Crome booms way into BC, KCAC record books

By Bethany College Sports Information
September 17, 2014
Bethany College Sports Information

LINDSBORG — Bethany College punter Brett Crome will have his name etched in not only the Swedes’ football record book, but also the KCAC record book for his performance Saturday at Graceland University. 

The junior from Bremen had an impressive afternoon for the Swedes. He played a big role in the contest and flipped field position in Bethany's favor multiple times. He had an opportunity to flip the field early in the contest and he delivered.

Following an unsportsmanlike conduct penalty, the Swedes were backed up on their own 15-yard line. The first time Crome touched the ball, he made an impact on the game. He unleashed a booming kick that traveled 84 yards. The Swedes’ defense held the Yellow Jackets, setting up their offense in good position to score. Bethany converted to tie the game 7-7.

"As soon as it left my foot it felt good, I knew it was going to be good, but I didn't think it would be as good as it was,” Crome said. “When the returner didn't catch it I knew we would pin them deep in their territory. Thankfully Khalil Clark got down there to stop it at the 1-yard line or it was going to roll into the end zone. It didn't really hit me how long of a punt it was until the next day when (assistant) coach (Mike) Lawrence told the team that I broke the school and conference record."

"Brett did an outstanding job, he was a big weapon in the kicking game for us," Lawrence said. 

Crome's second punt of the game opened up the second quarter, a 49-yarder that drove the Graceland returner inside the 10-yard line. Crome also had punts of 37 yards and a pair of 45-yarders in the second quarter as he continually put Graceland in tougher spots than it would have anticipated as its defense left the field.

"Brett has not only developed into on of the finest punters in the nation (at any division), he is also one of the best athletes on our team and a proven weapon for the Swedes," Bethany coach Manny Matsakis. "As a punter, he is able to completely flip the field with the power of his leg."

Bethany was grateful for Crome's leg throughout the afternoon, but especially early in the third quarter. The Swedes were backed up to their own 1-yard line and went nowhere the whole offensive possession. Crome came on with the Yellow Jackets attacking for a punt block. Not only did he get the kick away with out it being blocked, the punt traveled 55 yards in the air, and there was no return on the play. Although the punt was not blocked, it was ruled that the ball was tipped because there were no flags for roughing or running into the kicker as Crome was spun around and landed on his back.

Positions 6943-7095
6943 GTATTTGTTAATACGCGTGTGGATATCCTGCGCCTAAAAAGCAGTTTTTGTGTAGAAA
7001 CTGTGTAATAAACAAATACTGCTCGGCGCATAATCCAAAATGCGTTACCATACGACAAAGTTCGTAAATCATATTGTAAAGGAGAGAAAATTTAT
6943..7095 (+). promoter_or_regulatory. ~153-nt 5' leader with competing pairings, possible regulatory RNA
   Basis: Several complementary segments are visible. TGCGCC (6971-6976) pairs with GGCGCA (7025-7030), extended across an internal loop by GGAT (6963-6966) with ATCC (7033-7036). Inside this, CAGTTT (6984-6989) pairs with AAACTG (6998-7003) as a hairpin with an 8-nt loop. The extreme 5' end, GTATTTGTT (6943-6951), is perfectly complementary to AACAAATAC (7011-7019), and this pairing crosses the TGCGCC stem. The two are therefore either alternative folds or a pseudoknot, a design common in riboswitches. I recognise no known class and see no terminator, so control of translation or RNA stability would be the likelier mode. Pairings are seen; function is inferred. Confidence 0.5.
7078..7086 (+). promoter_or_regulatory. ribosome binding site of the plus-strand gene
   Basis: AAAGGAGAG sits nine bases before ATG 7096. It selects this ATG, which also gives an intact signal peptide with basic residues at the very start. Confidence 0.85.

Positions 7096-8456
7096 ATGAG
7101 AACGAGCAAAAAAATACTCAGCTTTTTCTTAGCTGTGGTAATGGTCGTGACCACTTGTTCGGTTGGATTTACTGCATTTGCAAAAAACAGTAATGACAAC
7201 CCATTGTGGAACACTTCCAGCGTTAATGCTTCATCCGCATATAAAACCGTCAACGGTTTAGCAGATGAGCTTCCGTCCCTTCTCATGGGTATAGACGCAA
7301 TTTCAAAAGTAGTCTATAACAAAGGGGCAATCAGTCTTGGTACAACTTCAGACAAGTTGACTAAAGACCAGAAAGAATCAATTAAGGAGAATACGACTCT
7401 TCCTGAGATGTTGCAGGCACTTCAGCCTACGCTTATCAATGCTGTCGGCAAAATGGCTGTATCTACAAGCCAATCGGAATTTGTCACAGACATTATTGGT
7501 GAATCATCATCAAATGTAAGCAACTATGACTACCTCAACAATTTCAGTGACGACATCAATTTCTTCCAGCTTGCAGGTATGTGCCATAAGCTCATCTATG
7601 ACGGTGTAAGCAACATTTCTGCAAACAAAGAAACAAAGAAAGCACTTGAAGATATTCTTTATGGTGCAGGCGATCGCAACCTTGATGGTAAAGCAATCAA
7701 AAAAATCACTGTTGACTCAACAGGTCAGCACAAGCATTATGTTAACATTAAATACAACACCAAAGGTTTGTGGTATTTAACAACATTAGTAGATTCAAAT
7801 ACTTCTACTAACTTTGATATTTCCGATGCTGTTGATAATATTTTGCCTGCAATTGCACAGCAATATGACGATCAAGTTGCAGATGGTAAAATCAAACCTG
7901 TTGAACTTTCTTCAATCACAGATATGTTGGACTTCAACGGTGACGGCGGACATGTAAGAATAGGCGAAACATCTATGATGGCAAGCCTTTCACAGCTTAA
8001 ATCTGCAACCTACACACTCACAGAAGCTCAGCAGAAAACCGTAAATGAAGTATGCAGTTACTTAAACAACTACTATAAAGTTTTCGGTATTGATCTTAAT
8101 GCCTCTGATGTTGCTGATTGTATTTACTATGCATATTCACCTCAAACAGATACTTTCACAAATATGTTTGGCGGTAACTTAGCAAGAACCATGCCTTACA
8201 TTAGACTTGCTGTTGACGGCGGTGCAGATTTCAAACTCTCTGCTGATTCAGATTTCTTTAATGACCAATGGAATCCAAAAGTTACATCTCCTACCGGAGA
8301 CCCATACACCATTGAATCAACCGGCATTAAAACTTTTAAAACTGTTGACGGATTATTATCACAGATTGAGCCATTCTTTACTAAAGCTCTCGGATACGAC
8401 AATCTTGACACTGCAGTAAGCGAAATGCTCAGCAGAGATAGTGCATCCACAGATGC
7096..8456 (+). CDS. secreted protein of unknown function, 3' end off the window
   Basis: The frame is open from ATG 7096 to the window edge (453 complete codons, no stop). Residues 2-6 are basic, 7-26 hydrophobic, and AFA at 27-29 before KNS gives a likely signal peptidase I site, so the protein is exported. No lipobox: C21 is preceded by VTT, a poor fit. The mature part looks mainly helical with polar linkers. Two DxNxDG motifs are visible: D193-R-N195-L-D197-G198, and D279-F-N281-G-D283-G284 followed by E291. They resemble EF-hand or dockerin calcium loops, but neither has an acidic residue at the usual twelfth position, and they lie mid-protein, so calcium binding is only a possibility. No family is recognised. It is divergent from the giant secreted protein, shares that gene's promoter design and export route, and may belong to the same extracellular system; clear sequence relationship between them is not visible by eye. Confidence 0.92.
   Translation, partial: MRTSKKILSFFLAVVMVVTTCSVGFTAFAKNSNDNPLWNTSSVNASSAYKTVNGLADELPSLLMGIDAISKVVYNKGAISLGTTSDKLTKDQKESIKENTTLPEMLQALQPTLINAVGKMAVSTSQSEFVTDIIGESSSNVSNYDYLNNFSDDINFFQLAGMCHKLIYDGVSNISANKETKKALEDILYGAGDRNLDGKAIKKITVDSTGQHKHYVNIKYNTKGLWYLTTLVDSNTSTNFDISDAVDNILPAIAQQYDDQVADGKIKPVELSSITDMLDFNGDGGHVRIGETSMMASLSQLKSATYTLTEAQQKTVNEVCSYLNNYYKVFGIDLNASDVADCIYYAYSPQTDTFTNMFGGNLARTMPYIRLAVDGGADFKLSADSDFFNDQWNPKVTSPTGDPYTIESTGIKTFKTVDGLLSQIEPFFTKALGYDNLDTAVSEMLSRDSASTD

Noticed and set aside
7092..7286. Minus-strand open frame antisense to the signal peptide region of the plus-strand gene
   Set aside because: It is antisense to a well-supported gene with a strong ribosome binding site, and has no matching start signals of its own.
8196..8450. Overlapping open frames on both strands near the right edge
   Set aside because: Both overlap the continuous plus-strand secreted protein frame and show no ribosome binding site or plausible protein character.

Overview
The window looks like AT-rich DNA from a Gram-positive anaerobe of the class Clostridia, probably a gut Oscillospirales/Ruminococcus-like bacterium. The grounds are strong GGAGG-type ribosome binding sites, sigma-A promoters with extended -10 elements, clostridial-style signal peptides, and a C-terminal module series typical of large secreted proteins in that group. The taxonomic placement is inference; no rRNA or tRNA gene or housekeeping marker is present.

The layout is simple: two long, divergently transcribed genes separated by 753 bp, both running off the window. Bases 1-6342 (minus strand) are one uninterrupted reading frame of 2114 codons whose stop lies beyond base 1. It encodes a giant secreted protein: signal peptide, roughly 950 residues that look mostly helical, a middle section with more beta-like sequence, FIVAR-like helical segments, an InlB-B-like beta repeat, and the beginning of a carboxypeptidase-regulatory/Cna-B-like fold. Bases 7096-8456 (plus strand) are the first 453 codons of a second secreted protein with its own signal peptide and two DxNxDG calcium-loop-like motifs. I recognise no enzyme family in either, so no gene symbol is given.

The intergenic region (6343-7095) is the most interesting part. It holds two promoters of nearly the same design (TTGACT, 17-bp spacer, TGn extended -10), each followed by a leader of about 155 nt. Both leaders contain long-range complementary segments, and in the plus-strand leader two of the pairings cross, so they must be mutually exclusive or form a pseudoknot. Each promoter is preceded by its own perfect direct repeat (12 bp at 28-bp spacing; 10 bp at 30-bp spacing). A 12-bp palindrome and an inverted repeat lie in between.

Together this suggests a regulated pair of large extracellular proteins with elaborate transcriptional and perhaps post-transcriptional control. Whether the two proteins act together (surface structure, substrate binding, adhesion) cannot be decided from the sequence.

"As soon as I got out there, I realized how deep we would be and I knew I wouldn't have much time to get the ball off,” Crome said. “As Victor Carillo snapped the ball, I saw out of the corner of my eye Graceland coming for the block. I tried to hurry and kick it as hard as I could, but because of the limited time I thought it wouldn't be a great kick. The next thing I know I am laying on the ground and see the returner chasing after the ball around the 50 yard line. I was pretty happy with the punt based on the situation."

Crome punted six times and averaged 52.5 yards per punt. 

Previously, the KCAC record was held by John McAnianch from Ottawa University in 1960. There have been a number of attempts that have come close to the record, but none before Crome had bested McAnianch's 83-yard punt. Derik Martinez (Tabor College) and Troy VanBlarcom (Kansas Wesleyan University) each kicked an 80-yard punt. Travis Eason of McPherson College kicked a 78-yard punt, while Paul Rotering also of McPherson, kicked a 77-yard punt. The remaining top 10 longest punts have all been since 2005, other than the previous record of McAninch.

"I would have never thought that I would break a school record, and definitely not a conference record," Crome said. "It is a real honor to have accomplished this feat and it is something I will always remember."